I really love Kelly Link's writing style. It falls somewhere between magical realist and full-blown surreal, and it manages to be very emotionally aff...moreI really love Kelly Link's writing style. It falls somewhere between magical realist and full-blown surreal, and it manages to be very emotionally affecting without sacrificing subtlety. It is frequently surprising, often delightful, occasionally horrific. Link can get me to agree to suspend my disbelief in some of the most wildly imaginative and implausible situations, and she has a real knack for being gently disturbing.
However, I am only giving this collection, Link's earliest, (which focuses largely on referenced, re-imagined, and re-arranged fairy tales, myths, and legends) 3 stars, because 3.5 isn't an option, and I loved her collection Magic for Beginners considerably more. (It was simply stellar.) These stories are worth the reader's time, and some are downright brilliant. But some left me neutral, and the overall feeling I was left with was one less bowled-over than when I'd finished Magic For Beginners.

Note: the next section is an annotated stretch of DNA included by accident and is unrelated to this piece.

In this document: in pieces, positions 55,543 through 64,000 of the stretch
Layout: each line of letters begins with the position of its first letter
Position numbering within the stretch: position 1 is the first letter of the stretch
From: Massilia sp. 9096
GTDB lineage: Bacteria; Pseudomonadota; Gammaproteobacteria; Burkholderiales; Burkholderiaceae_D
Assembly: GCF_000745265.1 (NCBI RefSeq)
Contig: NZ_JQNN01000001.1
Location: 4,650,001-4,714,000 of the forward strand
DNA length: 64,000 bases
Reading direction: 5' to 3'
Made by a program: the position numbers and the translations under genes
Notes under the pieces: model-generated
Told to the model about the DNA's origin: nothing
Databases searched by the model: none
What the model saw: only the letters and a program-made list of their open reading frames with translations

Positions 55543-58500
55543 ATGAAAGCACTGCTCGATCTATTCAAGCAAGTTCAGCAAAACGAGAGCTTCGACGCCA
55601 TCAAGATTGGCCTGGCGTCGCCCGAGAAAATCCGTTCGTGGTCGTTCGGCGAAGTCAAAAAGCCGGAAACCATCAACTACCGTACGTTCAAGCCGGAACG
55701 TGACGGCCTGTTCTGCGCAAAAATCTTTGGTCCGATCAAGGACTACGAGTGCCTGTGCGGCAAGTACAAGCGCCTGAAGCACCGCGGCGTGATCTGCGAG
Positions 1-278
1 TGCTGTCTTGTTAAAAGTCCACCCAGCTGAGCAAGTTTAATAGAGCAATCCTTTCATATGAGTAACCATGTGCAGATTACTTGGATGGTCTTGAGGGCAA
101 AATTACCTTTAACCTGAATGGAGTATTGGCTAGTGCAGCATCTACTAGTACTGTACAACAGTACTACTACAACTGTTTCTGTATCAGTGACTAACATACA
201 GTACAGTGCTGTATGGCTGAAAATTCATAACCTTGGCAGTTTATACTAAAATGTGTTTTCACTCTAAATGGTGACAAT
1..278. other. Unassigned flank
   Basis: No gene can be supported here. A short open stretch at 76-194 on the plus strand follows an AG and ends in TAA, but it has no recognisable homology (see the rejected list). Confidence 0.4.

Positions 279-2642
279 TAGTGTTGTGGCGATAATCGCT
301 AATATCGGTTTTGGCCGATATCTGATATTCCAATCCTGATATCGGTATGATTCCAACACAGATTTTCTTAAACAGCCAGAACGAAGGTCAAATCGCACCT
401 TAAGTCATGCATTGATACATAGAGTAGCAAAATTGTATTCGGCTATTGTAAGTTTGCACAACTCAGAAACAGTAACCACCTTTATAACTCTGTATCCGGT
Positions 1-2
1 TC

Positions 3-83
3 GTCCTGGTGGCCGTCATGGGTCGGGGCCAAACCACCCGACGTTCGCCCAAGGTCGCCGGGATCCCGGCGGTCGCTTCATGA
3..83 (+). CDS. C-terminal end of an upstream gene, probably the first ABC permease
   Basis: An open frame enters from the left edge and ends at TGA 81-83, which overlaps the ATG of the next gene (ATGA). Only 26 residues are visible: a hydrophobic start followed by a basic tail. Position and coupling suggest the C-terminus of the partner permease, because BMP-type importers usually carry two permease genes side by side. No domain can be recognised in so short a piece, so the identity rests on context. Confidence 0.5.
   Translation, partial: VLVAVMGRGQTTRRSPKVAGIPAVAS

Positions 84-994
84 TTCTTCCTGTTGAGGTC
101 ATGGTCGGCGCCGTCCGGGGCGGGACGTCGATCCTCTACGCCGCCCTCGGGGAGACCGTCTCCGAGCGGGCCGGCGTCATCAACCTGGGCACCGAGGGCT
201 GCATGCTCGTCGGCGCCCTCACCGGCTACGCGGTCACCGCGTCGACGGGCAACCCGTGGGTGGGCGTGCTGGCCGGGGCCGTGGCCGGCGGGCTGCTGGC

My recommendation: If you've never read Kelly Link, start with Magic for Beginners, as it was wonderful and whimsical and weird and freaky and creepy across the board. Then, if you enjoy that, explore her earlier work in this collection, Stranger Things Happen. (less)
This book is short on pages but feels much fuller due to the author's command of language. This is not an easy read. It is not as difficult stylistically to slog through as the source material (Beowulf), but the wordage is quite florid, often astonishing for its deft use of metaphor, as well as filled with unusual word choice and unconventional phrasing. It is also frequently and surprisingly crude and nasty - not in a sexual way but in an earthy or bloody way. The ugliness of certain images is enhanced a hundred-fold by the simply beautiful language surrounding them.